Lufthansa will sell first-class seats at a discount to people willing to give up booking flexibility as the German carrier seeks to squeeze more revenue from its most exclusive product.
The so-called tourism first-class will have a minimum lead time for bookings and carry restrictions on cancellations and changes, Lufthansa board member Jens Bischof said at the ITB travel fair in Berlin last week. The actual on-board experience will be the same as for full first-class, he said.
"The tourist offer is shaped in a totally different way from the business offer, but you can use it for holiday travel," Bischof said.
The tourist version of a first-class flight to Bangkok from Frankfurt this week will sell for about 4500 euros ($A5641), less than half the full fare, according to Lufthansa's website. Europe's second-biggest airline is splitting its offering to tap a wider group of travellers, with the introduction of a premium- economy class planned next year and the Germanwings subsidiary picking up travelers in non-hub cities throughout Germany.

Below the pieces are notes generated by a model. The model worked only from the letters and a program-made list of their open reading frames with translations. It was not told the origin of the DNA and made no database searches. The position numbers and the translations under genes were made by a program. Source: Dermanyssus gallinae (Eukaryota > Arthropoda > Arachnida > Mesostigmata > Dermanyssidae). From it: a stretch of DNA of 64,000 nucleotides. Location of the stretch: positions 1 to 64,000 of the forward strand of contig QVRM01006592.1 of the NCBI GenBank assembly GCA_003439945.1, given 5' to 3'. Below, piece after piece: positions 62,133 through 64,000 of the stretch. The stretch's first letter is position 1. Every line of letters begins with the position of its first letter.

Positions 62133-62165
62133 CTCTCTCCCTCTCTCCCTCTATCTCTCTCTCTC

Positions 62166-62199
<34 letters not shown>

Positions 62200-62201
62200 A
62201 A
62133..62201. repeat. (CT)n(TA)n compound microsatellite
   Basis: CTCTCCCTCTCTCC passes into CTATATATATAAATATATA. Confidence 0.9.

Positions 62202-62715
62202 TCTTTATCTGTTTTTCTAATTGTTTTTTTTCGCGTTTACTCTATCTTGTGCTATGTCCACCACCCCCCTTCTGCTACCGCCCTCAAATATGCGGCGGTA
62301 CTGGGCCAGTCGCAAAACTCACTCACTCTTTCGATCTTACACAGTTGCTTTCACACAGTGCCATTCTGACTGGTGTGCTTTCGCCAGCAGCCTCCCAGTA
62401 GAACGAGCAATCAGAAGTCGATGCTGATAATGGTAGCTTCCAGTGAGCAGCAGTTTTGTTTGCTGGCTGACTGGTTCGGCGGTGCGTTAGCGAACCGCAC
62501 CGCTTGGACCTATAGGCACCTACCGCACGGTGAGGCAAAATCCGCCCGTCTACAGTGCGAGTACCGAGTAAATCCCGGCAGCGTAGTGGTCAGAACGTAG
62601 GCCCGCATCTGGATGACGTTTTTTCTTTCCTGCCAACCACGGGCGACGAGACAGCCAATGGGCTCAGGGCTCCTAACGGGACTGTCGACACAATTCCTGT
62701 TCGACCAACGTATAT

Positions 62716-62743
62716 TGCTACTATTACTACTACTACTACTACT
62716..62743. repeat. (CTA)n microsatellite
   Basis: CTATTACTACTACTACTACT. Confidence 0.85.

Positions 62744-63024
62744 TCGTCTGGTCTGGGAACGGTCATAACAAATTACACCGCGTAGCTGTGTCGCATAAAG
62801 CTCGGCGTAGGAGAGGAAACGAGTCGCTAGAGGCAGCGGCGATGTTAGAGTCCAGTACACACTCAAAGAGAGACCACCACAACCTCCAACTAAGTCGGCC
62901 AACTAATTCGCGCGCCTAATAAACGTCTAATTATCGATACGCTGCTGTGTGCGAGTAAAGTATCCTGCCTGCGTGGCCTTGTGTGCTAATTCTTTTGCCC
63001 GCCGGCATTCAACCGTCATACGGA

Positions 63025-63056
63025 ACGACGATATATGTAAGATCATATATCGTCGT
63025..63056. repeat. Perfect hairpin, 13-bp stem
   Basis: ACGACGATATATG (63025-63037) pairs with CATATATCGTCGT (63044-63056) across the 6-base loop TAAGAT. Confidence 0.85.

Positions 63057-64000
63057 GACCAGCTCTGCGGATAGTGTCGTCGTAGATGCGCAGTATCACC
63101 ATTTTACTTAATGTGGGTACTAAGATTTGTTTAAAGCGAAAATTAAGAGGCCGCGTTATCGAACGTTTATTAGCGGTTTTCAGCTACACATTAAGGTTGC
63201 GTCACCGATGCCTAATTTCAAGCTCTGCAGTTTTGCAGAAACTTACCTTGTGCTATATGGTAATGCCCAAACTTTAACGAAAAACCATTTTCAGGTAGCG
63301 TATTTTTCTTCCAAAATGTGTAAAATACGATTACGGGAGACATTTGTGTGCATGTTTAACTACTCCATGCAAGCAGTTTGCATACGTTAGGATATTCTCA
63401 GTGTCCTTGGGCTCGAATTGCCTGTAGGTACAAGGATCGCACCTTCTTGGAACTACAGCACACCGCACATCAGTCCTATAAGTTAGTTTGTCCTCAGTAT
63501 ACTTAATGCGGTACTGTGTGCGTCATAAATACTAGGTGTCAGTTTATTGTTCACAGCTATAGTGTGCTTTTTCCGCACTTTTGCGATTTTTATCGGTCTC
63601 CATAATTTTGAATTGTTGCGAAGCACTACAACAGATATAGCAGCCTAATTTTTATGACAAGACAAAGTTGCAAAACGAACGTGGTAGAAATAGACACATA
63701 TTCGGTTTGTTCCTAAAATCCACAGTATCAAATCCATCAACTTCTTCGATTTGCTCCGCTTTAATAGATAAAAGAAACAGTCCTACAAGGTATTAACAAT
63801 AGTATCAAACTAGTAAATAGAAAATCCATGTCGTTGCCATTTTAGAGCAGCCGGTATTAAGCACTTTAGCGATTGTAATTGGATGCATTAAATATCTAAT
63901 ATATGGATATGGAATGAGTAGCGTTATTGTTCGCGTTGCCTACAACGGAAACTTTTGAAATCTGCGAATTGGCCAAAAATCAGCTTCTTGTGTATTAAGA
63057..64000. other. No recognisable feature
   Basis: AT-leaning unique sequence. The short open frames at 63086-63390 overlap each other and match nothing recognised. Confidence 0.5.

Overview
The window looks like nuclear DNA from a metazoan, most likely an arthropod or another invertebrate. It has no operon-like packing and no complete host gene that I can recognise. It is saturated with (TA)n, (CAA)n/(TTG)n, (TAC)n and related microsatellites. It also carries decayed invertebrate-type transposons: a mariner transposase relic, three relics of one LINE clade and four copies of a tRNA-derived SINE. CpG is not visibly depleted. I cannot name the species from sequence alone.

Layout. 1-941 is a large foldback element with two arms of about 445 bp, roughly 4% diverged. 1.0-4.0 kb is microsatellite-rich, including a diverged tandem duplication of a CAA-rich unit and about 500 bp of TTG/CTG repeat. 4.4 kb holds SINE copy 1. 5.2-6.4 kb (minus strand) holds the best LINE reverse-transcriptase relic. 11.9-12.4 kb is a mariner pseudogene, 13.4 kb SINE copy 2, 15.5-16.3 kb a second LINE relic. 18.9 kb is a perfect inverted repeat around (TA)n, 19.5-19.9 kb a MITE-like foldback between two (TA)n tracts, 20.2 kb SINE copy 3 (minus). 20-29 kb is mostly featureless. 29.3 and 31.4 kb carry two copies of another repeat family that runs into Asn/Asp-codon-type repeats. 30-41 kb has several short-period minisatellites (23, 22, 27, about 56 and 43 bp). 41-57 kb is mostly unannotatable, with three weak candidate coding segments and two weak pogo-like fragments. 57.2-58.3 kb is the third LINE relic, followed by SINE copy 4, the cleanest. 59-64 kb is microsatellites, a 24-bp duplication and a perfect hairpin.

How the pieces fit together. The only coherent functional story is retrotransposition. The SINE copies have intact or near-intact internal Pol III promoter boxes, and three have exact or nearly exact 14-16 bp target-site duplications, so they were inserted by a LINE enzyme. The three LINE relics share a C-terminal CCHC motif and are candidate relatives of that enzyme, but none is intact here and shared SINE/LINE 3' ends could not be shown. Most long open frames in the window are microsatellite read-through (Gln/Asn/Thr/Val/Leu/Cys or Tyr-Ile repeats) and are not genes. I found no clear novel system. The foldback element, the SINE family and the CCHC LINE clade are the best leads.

Lufthansa said last month that it will reduce the proportion of long-haul planes with first-class seats to 75 per cent, responding to waning demand for tickets that can command the price of a small car. The carrier currently has top- end cabins in more than 90 per cent of its wide-body fleet.
Under the first-class initiative announced today, a regular fare to New York will cost 8499 euros, compared with 5499 euros for the "budget" alternative. The reduced fare will be available to more than 40 long-haul destinations.
Restrictions include a minimum six-day stay on the US east coast, or 10 days elsewhere, which can be cancelled for a fee of 400 euros. Air miles will still accrue and other perks, such as the baggage allowance and a chauffeur, remain the same.
As part of the summer timetable, Lufthansa will add flights from Frankfurt to destinations including the Spanish holiday island of Ibiza and Antalya in Turkey, it said today. It will also add service from Munich to Vancouver, the island of Menorca, and the British cities of Cardiff and Glasgow.
Capacity will be "stable" compared with a year earlier.